FIG. 1 is a perspective, partially exploded view of a personal hunting blind, according to a preferred embodiment of the present invention;

FIG. 2 is a rear view of a personal hunting blind, according to a preferred embodiment of the present invention;

FIG. 3 is a front view of a personal hunting blind, according to a preferred embodiment of the present invention;

FIG. 4 is an exploded, partially cut away, perspective view of a personal hunting blind, according to a preferred embodiment of the present invention;

FIG. 5 is a detailed view of the fabric for a personal hunting blind according to a preferred embodiment of the present invention.

DETAILED DESCRIPTION OF PREFERRED EMBODIMENTS

The present invention is a personal hunting blind. The term “personal” means that it is worn and carried by the user and is intended to accommodate one person. It is also a hunting blind rather than a camouflage outfit in that, although it can be carried and supported by the shoulders of the user, it does not generally conform to the body of the wearer but, on the contrary, helps to conceal the existence of a human form behind it. It may be used for activities other than hunting; for example, it may be used for observing wildlife, photography or military purposes. There are of course other purposes for which concealment may be an advantage.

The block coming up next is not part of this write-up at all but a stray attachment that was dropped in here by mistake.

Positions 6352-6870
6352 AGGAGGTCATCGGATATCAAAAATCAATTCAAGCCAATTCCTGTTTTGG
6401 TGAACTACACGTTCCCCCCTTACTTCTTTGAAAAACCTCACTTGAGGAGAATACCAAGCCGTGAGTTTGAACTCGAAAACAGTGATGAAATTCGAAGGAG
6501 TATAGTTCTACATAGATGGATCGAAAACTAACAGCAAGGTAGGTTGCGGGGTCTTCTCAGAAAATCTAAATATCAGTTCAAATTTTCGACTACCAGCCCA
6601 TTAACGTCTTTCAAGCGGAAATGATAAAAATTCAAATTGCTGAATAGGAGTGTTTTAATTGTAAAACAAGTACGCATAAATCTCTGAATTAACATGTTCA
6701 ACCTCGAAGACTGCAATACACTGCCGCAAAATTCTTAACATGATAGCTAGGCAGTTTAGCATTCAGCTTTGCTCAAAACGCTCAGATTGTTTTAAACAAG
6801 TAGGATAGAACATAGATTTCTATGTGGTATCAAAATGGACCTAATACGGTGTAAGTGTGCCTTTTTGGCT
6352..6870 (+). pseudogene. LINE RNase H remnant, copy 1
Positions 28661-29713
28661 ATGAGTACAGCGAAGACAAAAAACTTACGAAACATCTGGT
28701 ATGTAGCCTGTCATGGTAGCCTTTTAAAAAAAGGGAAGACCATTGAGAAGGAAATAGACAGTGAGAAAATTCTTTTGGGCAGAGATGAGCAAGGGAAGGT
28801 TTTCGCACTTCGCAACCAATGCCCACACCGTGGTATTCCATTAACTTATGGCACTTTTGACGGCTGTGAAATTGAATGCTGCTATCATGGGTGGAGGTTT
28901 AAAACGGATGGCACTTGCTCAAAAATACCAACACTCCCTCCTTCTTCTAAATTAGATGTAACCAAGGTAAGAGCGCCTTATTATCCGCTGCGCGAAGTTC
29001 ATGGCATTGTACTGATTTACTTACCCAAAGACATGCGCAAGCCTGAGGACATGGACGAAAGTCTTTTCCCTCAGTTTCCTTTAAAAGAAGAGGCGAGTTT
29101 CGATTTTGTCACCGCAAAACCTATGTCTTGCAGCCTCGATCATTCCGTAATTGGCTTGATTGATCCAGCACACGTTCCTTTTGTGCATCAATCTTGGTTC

FIG. 1 illustrates a perspective, partially exploded view of the present hunting blind, generally indicated by reference number 10. Blind 10 has two components: a body 12 and a head cover 14. Body 12 consists of a sheet 20 of fabric and two sleeves 22, 24. Head cover 14 has at least one and preferably two carry straps 30, 32. Both body 12 and head cover 14 are preferably made of the same fabric and carry the same camouflage pattern.

The fabric of which body 12 and head cover 14 are made may be any camouflage fabric, preferably a camouflage fabric selected to simulate the environment of use, and most preferably a fabric that has a texture such as foliage-simulating structures. A suitable fabric is made by Milliken, Inc., and sold under the trademark INTRIGUE. Although other camouflage fabrics may be used for the present invention, a fabric such as INTRIGUE is most preferred because it is not merely a camouflage pattern printed onto a sheet of fabric but has features that give it a three-dimensional appearance and, importantly, is comfortable for the user when this fabric is used in the form of the present blind.